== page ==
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When academic knowledge meets farmers, crop yields increase

By Zhang Yu in Shijiazhuang | China Daily | Updated: 2018-09-11 09:41
Graduate students from China Agricultural University consult with an agricultural technician in a wheat field in Tianshuizhuang village of Quzhou county, Hebei province. [Photo/China Daily]

An agricultural university in China has worked out a way to increase farmers' crop yields by residing scientific teams in villages to provide research and advice.

Beijing-based China Agricultural University set up an experimental facility called the Science and Technology Backyard in 2009 in Baizhai, Quzhou county, Hebei province, about 400 kilometers southwest of Beijing.

At the place, professors and graduate students of the university live, conduct scientific research and provide face-to-face professional guidance for local farmers.

"The aim is to efficiently transform academic achievements into farm productivity, and at the same time to enhance students' ability to apply knowledge in a practical way," said Zhang Hongyan, associate professor at the university's College of Resources and Environmental Sciences.

Before 2009, most farmers in the county used seed varieties that were not well-suited to local conditions, and the plant density of wheat and corn - major corps in Quzhou - was not optimal, Zhang said.

The research team evaluated soil and weather conditions and carried out a range of research on crop management practices.

Based on the research, specific guidance was given to farmers, including how to efficiently use water and nitrogen fertilizer, how to choose suitable seeds, when it is best to sow and harvest and how to determine the proper seeding rate and plowing depth.

Whenever there's a problem during a crop's growth cycle, farmers come to the place and ask for help - which is given immediately.

Although in the beginning farmers didn't believe the guidance was useful because they thought of themselves as having more experience than college students, they became convinced by good results.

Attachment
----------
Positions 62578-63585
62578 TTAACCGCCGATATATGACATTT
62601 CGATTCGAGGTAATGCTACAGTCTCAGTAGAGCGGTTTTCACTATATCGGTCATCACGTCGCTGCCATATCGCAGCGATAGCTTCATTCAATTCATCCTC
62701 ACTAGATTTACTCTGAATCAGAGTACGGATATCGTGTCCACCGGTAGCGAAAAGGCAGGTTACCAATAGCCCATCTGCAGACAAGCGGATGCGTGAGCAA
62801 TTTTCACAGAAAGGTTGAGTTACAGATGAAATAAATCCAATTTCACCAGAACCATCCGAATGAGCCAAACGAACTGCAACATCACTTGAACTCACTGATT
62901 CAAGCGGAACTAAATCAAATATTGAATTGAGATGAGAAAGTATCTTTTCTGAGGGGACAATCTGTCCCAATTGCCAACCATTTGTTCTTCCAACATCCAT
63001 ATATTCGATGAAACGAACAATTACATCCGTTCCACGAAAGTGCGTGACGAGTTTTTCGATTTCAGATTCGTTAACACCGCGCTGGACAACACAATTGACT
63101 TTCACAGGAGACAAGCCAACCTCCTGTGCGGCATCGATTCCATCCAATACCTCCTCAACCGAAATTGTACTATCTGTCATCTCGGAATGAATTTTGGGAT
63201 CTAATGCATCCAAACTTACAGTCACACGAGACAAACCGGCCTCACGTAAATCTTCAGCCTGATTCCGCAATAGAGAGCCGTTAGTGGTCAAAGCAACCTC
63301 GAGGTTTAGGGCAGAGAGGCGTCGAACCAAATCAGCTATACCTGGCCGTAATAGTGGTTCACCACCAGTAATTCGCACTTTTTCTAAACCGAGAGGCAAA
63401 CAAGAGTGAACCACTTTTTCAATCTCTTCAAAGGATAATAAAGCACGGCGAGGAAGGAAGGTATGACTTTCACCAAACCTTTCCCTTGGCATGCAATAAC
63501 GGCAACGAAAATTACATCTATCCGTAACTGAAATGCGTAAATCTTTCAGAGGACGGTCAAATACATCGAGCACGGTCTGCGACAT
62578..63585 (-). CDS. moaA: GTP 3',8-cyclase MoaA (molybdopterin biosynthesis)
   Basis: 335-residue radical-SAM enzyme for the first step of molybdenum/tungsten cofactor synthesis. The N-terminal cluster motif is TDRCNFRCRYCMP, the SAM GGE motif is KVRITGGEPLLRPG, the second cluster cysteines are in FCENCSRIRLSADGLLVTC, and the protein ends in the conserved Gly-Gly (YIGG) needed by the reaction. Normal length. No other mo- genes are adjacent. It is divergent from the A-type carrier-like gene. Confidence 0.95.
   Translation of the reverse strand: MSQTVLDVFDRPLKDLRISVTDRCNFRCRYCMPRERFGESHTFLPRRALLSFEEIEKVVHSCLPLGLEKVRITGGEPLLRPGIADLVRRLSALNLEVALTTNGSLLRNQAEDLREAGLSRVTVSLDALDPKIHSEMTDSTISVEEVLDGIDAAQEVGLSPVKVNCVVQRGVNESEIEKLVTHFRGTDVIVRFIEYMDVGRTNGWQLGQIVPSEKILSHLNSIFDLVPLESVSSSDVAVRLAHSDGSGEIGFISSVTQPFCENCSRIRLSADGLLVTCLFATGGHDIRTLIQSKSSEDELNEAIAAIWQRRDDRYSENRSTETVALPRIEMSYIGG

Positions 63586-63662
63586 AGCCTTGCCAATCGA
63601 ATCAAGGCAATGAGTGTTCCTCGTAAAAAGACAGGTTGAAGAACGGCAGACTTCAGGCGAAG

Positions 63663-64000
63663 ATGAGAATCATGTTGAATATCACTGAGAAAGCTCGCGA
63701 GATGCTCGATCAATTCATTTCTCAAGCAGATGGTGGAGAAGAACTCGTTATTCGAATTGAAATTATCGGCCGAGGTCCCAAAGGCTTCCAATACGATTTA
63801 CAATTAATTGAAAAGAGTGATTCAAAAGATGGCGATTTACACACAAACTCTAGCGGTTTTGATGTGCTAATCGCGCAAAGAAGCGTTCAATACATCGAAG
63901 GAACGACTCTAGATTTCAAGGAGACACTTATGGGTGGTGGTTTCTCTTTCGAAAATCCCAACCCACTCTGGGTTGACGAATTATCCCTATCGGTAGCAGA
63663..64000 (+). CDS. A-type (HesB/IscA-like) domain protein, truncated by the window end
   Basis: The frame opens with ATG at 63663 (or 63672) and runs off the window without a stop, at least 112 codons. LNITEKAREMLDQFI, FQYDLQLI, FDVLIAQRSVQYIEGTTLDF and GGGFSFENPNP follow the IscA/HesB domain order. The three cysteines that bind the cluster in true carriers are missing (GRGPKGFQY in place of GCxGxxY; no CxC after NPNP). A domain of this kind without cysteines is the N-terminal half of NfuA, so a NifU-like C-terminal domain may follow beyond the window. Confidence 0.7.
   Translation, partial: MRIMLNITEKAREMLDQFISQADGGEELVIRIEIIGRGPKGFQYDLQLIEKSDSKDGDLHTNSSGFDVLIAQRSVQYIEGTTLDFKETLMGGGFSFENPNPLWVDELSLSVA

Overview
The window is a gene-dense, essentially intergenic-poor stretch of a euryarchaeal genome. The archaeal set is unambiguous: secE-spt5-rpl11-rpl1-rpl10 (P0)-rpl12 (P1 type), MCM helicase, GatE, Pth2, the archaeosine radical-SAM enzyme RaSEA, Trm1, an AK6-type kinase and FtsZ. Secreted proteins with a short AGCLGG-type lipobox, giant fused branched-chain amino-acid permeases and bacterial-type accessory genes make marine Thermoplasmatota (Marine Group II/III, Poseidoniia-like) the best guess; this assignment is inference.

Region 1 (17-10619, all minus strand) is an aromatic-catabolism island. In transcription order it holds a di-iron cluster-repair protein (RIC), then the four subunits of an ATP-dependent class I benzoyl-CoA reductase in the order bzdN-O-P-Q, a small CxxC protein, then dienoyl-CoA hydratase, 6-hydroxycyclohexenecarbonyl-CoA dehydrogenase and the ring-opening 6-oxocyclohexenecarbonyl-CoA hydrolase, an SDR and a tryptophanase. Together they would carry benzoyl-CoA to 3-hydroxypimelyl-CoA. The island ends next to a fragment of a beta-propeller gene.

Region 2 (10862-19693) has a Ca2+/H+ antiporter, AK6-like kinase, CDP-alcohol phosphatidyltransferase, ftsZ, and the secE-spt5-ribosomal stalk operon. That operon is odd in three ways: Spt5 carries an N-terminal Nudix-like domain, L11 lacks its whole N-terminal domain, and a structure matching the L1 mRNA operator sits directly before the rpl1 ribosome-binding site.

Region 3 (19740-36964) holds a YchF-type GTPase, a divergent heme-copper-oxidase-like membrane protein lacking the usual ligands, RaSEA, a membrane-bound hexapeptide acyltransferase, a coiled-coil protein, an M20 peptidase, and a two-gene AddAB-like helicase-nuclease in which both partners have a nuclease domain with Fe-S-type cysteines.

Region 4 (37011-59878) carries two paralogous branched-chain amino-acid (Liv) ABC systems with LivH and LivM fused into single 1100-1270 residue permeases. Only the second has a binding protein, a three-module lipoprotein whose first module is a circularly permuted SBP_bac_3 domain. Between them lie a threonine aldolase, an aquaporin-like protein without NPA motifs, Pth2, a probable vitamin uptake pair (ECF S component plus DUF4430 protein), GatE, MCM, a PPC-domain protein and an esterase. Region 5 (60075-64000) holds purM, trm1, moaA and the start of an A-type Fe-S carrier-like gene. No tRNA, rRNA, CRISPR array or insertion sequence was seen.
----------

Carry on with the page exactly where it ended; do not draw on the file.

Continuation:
From 2009, the year the research facility was established, to 2015, the average yield of wheat in Quzhou from 5,670 kilograms per hectare to 7,270 kg. Corn yields increased from 6,435 kg per hectare to 9,105 kg.

After a decade's development, the researchers' work has expanded. Following the success of the first pilot facility in Quzhou, more and more were gradually established, not only by the China Agricultural University but also by other universities and agricultural companies, he said.

More than 120 Science and Technology Backyards currently operate in villages across China.

"Even researchers from other countries showed interest in the pattern of integrating academics with farmers' productivity and wanted to try it," Zhang said.

He added that agricultural technicians and government officials from partner countries in the Belt and Road Initiative have visited the Quzhou facility three times in the last two years.

While farmers produce higher yields, the integration also improves the competence of graduate students in their study and work.

Cao Guoxin, one of the students who arrived at the Quzhou facility in 2009, said the experience of living and working closely with farmers clarified his study and research objectives.

"We need to do research to meet the actual needs of farmers," he said.

Having stayed at the Quzhou facility for almost 10 years, Zhang said students with experience at these facilities are more likely to find jobs after graduation.

"They know better how to practically apply theoretical knowledge and have better communication skills than students who study full-time at college," Zhang said.

Graduate students usually stay two years of a three-year course for their professional degree at village backyards and spend another year on campus.

"We will try to involve more students in the program, including undergraduate and doctoral students in the future," Zhang said.

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